I love planning for retirement. As an advisor, one of the best parts of my job is helping a small business set up a retirement plan, at it can tremendously impact the personal lives of those who give so much of their time and effort to the company. Once a plan is set up, I meet with employees, wherein we discuss:
After my presentation, I’m normally asked by an employee the following question: “Should I make my contributions pre-tax or after-tax?”
When you make traditional contributions to your 401(k), you are funding your retirement with pre-tax income. Here’s an example:
On the other hand, if you make Roth contributions, you are funding your retirement with after-tax money. Here’s an example:
A traditional, pre-tax contribution to a 401(k) probably makes sense for most folks. Let’s face it, cash flow can be tight. Mortgage; kids; day care; saving for college; etc. For a number of individuals, it is helpful to take the tax deduction now to help save on taxes and increase cash flow.
Another reason to consider pre-tax investments is if you expect to be in a lower income tax bracket in retirement. For example, let’s assume that you expect your federal effective tax rate to decrease from 32% while working to 24% during retirement. This implies that pre-tax contributions are the better option, as you will pay a higher tax rate now (32%) than you would expect to pay in retirement (24%).
If you’re a high saver, a Roth 401(k) contribution may make more sense for you. Maxing out a Roth 401(k) places more total dollars into a tax-deferred account than if you were to max out a traditional 401(k).
Let’s say you max out your 401(k) in 2022 by contributing the full amount allowed of $20,500 ($27,000 if you are over age 50). While the $20,500 contribution into a Roth 401(k) is with post-tax dollars, the traditional 401(k) is with pre-tax dollars. In this hypothetical scenario, whether you contributed with pre-tax or post-tax dollars, after 30 years earning 5% annually, you now have $1,360,000 in your retirement account. Here’s the difference:
This example demonstrates that a Roth 401(k) is probably the better choice for high savers, as you get more total tax-deferred benefits.
Another reason to consider a Roth 401(k) is if you expect to be in a higher income tax bracket in retirement. For example, let’s assume that you expect your federal effective tax rate to increase from 24% while working to 32% during retirement. This implies that the Roth 401(k) is the better option, as you will pay a lower tax rate now (24%) than you would expect to pay in retirement (32%).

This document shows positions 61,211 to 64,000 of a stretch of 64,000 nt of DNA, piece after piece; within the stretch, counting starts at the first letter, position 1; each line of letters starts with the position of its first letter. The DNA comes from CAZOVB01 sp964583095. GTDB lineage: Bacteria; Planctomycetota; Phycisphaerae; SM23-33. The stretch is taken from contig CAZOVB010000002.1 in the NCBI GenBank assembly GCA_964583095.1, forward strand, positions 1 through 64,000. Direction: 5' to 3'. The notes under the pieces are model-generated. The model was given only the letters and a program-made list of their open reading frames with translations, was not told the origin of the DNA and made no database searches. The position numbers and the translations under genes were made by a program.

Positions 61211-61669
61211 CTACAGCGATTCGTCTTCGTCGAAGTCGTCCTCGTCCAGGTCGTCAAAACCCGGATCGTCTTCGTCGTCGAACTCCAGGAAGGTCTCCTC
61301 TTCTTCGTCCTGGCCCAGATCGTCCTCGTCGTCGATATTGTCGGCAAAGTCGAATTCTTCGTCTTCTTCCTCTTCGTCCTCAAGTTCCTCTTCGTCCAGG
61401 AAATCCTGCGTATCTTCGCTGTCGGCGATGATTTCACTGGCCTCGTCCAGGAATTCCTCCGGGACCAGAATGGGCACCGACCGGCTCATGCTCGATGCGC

Everyone’s financial situation is different, and you should account for differences in state tax treatment, current income, and retirement expectations that influence what is the best choice. If you have questions, reach out to an advisor.
The illustrations herein are hypothetical and for illustrative purposes only. They are not intended to represent the past or future performance or any specific investment. Philosophy of compounding does not guarantee profit or prevent loss. Investment return and principal value will fluctuate and when redeemed the investment may be worth more or less than their original cost. All information is based on sources deemed reliable, but no warranty or guarantee is made as to its accuracy or completeness. Neither the information nor any opinion expressed herein constitutes a solicitation for the purchase or sale of any securities and should not be relied on as financial advice. Past performance is no guarantee of future results. All investing involves risk, including the potential loss of principal, and there can be no guarantee that any investing strategy will be successful.
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Davis Wealth Management LLC d/b/a Davis Wealth Management. James Davis offers Securities through Concourse Financial Group Securities, Inc. (CFGS), Member FINRA/SIPC. Advisory services offered through Concourse Financial Group Advisors, a DBA for CFGS, a Registered Investment Advisor. Davis Wealth Management is independent from CFGS. Please be advised that presently James Davis holds Series 7 and 66 licenses in NC and SC. For residents of other states in which registration is not held, proper licenses and registrations must be obtained by representatives before proceeding further. No part of this communication should be construed as an offer to sell any security or provide investment advice or recommendation. Securities offered through CFGS will fluctuate in value and are subject to investment risks including possible loss of principal.
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